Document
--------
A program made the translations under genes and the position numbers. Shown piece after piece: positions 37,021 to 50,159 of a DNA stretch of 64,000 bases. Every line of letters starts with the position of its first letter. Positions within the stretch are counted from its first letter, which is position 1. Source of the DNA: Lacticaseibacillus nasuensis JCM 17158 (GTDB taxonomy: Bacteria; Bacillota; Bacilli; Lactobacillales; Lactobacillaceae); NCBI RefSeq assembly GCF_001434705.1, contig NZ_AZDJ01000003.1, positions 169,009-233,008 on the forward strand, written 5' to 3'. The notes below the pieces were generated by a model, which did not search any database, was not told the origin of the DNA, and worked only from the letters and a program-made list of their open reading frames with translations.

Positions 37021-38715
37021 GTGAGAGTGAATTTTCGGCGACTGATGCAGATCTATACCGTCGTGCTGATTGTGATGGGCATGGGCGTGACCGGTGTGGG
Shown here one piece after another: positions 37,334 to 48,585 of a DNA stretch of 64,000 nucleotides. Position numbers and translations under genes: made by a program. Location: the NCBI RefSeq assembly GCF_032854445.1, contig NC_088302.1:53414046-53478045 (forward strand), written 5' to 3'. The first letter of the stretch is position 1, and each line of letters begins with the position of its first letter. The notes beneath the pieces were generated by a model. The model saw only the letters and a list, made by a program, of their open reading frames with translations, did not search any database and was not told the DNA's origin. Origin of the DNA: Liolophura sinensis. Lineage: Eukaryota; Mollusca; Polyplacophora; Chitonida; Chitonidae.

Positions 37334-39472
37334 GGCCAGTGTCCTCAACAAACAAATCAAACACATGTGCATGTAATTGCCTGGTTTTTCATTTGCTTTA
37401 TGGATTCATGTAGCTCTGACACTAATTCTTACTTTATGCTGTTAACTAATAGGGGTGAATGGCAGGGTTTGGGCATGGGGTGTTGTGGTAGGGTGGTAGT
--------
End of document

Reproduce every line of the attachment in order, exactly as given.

A program made the translations under genes and the position numbers. Shown piece after piece: positions 37,021 to 50,159 of a DNA stretch of 64,000 bases. Every line of letters starts with the position of its first letter. Positions within the stretch are counted from its first letter, which is position 1. Source of the DNA: Lacticaseibacillus nasuensis JCM 17158 (GTDB taxonomy: Bacteria; Bacillota; Bacilli; Lactobacillales; Lactobacillaceae); NCBI RefSeq assembly GCF_001434705.1, contig NZ_AZDJ01000003.1, positions 169,009-233,008 on the forward strand, written 5' to 3'. The notes below the pieces were generated by a model, which did not search any database, was not told the origin of the DNA, and worked only from the letters and a program-made list of their open reading frames with translations.

Positions 37021-38715
37021 GTGAGAGTGAATTTTCGGCGACTGATGCAGATCTATACCGTCGTGCTGATTGTGATGGGCATGGGCGTGACCGGTGTGGG
Shown here one piece after another: positions 37,334 to 48,585 of a DNA stretch of 64,000 nucleotides. Position numbers and translations under genes: made by a program. Location: the NCBI RefSeq assembly GCF_032854445.1, contig NC_088302.1:53414046-53478045 (forward strand), written 5' to 3'. The first letter of the stretch is position 1, and each line of letters begins with the position of its first letter. The notes beneath the pieces were generated by a model. The model saw only the letters and a list, made by a program, of their open reading frames with translations, did not search any database and was not told the DNA's origin. Origin of the DNA: Liolophura sinensis. Lineage: Eukaryota; Mollusca; Polyplacophora; Chitonida; Chitonidae.

Positions 37334-39472
37334 GGCCAGTGTCCTCAACAAACAAATCAAACACATGTGCATGTAATTGCCTGGTTTTTCATTTGCTTTA
37401 TGGATTCATGTAGCTCTGACACTAATTCTTACTTTATGCTGTTAACTAATAGGGGTGAATGGCAGGGTTTGGGCATGGGGTGTTGTGGTAGGGTGGTAGT